I think it starts off as confidence. There’s a certain amount of confidence that comes from doing something tedious and hard, day in and day out, successfully. When you’re working out, you realize it’s willpower, not muscle strength, that gets you to power through that last set. And when you learn to bring that willpower to bear day after day, you start to accumulate a certain amount of pride not so much in the new muscle mass you’re building, but in the mindset that allows you to physically punish yourself every day and not blink.
The ego of the bodybuilder has less to do with his or her physique and more to do with what they know about their discipline that you likely take for granted. It’s that they know what’s really being built up is the mental toughness, and that’s what gets them back to the gym the next day.
The veterans of any multiplayer game carry the same kind pride. It’s not just their reflexes or their knowledge of maps and weapons, it’s that they’re “dailies” and we’re part of the “every now and then” crowd. What we come to casually, they come to with commitment. They dismiss us for the same reasons the workout addict dismisses all the new signups at the gym on January 1.
But part of maintaining that ego is challenge and lots of it. In my own workouts, I buy into the mantra that it has to be hard. If you’re workout isn’t hard, you aren’t doing it right. Easy workouts are an oxymoron and a waste of time.
But it’s one thing to push yourself to your limit, it’s another to constantly be gauging what that limit is as you get stronger. You have to constantly reassess to make sure you’re getting the most challenge possible.
When a certain weight on any given exercise becomes too easy, you should up the weight, and take on a weight that you can just barely finish your sets on. Essentially, you should take on a weight that gives you the challenge you had when you first started.
It’s what CoD players do when they Prestige — they reset all their weapons, equipment, and perks so they’re back to square one, emulating the challenge of starting for the first time. They’ll work their way back up, then reset again to maintain the challenge. People who don’t Prestige are looked down upon in the community. Because if it isn’t hard, you aren’t doing it right.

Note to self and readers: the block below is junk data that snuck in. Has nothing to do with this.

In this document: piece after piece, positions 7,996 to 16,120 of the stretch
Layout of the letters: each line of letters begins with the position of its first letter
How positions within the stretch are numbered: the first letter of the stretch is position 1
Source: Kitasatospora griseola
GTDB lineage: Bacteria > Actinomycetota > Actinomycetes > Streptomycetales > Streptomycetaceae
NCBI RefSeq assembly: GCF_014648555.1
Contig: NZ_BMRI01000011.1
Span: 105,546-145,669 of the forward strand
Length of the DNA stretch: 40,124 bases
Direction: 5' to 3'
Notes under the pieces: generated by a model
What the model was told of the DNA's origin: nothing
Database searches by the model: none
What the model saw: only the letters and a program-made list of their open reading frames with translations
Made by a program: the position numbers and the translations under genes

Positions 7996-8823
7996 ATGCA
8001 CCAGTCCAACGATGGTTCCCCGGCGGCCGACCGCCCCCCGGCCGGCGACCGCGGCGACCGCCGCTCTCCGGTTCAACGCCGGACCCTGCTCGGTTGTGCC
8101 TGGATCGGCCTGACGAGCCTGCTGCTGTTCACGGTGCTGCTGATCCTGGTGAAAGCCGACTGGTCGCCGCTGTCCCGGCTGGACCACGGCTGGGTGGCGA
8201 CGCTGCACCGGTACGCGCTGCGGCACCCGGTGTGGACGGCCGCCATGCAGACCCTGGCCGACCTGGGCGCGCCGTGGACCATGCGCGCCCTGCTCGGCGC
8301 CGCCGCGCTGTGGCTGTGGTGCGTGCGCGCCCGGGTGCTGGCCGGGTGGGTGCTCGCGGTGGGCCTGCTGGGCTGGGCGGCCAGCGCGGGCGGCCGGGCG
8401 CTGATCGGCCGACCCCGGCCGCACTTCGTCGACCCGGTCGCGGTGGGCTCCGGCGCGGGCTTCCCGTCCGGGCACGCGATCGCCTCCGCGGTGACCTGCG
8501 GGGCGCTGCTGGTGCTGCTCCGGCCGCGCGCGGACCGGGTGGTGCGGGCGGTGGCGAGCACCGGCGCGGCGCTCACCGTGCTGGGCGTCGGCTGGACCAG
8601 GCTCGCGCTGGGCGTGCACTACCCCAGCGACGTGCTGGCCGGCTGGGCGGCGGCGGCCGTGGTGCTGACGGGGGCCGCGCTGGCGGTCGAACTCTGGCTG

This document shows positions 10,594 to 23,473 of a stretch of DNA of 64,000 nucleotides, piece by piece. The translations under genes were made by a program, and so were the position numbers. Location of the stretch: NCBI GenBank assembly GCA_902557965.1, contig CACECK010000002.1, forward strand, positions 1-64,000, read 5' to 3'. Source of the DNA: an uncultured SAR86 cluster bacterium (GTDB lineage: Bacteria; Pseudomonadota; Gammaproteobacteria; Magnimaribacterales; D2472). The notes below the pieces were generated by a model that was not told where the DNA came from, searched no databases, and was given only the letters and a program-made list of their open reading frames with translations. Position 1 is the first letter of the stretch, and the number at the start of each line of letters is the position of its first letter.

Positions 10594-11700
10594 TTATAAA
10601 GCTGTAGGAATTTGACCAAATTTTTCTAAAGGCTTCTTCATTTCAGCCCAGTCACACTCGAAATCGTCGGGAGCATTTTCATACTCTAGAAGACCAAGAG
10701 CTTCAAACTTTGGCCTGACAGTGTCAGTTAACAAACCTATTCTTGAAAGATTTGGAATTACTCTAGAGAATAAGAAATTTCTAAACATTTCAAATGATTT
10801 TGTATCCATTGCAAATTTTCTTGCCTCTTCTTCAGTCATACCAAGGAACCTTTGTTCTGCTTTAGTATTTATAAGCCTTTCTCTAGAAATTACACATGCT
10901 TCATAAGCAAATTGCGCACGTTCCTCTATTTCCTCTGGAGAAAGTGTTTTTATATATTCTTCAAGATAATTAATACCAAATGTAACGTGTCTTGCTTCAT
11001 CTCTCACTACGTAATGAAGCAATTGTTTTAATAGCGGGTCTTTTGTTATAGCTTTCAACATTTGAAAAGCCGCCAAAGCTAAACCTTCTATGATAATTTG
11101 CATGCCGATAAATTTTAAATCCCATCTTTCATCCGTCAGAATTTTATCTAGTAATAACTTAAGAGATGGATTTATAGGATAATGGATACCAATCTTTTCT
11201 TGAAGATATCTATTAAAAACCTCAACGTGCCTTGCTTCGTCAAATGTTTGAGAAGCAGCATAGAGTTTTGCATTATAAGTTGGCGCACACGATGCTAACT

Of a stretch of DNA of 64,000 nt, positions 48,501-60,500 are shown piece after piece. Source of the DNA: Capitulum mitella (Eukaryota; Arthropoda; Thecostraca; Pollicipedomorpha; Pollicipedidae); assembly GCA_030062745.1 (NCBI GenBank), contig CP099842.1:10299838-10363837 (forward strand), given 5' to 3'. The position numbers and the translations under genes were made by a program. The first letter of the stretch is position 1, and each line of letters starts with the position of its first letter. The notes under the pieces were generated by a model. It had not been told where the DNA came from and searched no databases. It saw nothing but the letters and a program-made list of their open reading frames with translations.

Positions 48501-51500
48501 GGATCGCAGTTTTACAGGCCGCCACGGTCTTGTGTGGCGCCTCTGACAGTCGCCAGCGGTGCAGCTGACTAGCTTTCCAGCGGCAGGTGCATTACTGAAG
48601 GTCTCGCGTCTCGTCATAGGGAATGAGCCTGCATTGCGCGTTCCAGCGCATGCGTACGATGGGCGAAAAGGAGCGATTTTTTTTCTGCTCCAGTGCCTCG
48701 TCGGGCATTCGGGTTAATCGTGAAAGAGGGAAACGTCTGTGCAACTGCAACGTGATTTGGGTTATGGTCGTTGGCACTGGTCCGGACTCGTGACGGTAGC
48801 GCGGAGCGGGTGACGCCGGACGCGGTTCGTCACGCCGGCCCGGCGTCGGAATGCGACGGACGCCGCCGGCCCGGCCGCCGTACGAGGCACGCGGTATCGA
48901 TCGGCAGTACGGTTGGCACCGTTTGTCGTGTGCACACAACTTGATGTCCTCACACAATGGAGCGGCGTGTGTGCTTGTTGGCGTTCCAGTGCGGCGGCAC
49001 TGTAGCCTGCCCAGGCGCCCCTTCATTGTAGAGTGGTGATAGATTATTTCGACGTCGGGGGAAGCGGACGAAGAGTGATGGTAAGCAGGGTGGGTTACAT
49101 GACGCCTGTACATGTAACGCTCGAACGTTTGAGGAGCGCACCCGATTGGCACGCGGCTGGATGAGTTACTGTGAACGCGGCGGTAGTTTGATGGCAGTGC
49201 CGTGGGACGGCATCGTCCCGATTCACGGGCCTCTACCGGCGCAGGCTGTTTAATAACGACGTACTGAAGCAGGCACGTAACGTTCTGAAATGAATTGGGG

That’s where the ego comes from. It isn’t really from the kill-death-ratio or the weight someone bench presses — it’s from the knowledge that they do something hard everyday, and they probably both feel like the world at large dismisses their challenge as superfluous.
I’ve rarely included myself among a hardcore competitive gaming community, and I’ve never seen myself as part of the avid workout crowd, but I’ve done enough of both to see the similarities and empathize with the motivations.
I’m not really trying to make a certain weight, or look a certain way, but I work out diligently because I’m committed to coming back into that space, mentally and physically, everyday. It’s not so much about the results (though they can be positive), as it is about the discipline involved in the pursuit.
When I think about the daily Call of Duty player I wonder if it’s not a similar mindset. Perhaps it’s not about the stats, the wins, or the unlocks but about a certain kind of pride that comes with being able to say, “I come to this space everyday, even when I don’t feel like it, and I’m good at it.”
As for what that does to their respective dispositions, it seems ego becomes the negative side effect. How to remove that ego, or prevent it from developing at all, is a harder issue.
For me, in gaming and in physical fitness, it doesn’t take long for me to realize how pedestrian I am. There’s nothing for me to brag about on either front, but I continue to pursue the challenge regardless. The point isn’t catching it, it’s to keep moving.